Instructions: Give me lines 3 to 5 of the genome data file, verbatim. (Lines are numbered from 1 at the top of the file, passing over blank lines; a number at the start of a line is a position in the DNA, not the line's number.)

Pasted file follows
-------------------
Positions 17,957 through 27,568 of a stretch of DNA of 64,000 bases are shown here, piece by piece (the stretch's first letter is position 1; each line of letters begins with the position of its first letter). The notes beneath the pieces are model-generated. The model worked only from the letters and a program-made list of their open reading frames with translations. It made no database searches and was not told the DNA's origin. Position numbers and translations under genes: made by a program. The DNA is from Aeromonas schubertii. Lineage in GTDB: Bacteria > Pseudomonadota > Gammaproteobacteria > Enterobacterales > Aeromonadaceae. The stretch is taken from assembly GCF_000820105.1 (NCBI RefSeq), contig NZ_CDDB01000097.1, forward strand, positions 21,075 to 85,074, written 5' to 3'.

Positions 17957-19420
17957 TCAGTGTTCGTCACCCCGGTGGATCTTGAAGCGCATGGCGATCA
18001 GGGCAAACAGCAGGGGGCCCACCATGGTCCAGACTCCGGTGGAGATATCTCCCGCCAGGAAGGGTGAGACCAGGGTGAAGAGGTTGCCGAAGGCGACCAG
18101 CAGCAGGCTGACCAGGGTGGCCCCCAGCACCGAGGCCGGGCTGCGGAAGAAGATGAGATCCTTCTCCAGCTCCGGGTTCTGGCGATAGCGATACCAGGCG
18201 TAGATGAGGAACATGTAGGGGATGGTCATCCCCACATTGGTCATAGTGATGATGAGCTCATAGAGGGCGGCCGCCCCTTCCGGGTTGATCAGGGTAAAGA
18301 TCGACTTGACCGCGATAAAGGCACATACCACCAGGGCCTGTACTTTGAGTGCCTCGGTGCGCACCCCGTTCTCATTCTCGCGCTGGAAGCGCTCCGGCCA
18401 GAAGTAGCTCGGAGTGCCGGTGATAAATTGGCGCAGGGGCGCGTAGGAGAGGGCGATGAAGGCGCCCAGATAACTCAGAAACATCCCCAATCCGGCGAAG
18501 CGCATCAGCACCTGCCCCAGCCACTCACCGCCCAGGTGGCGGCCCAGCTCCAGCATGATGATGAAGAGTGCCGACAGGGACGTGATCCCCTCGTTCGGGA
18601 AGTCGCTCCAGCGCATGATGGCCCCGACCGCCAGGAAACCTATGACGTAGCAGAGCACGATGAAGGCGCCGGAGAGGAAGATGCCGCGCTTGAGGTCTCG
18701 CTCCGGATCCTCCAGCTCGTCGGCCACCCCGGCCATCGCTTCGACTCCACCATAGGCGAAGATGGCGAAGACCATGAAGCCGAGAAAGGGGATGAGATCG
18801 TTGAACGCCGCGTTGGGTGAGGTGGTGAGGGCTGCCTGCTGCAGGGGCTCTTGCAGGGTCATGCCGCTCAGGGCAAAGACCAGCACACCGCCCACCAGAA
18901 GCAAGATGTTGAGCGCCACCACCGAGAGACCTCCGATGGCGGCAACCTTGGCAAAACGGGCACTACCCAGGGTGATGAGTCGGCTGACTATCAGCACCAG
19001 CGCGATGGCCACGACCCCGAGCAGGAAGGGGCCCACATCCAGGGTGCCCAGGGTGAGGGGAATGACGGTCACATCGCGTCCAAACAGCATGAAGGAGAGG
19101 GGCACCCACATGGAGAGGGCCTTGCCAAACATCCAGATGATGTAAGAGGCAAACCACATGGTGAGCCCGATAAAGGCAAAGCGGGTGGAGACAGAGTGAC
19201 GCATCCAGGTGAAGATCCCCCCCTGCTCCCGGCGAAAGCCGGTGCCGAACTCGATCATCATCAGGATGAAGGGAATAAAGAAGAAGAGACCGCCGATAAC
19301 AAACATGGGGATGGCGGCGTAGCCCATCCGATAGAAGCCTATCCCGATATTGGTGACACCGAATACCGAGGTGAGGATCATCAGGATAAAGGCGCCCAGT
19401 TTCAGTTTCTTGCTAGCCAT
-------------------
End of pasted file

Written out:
17957 TCAGTGTTCGTCACCCCGGTGGATCTTGAAGCGCATGGCGATCA
18001 GGGCAAACAGCAGGGGGCCCACCATGGTCCAGACTCCGGTGGAGATATCTCCCGCCAGGAAGGGTGAGACCAGGGTGAAGAGGTTGCCGAAGGCGACCAG
18101 CAGCAGGCTGACCAGGGTGGCCCCCAGCACCGAGGCCGGGCTGCGGAAGAAGATGAGATCCTTCTCCAGCTCCGGGTTCTGGCGATAGCGATACCAGGCG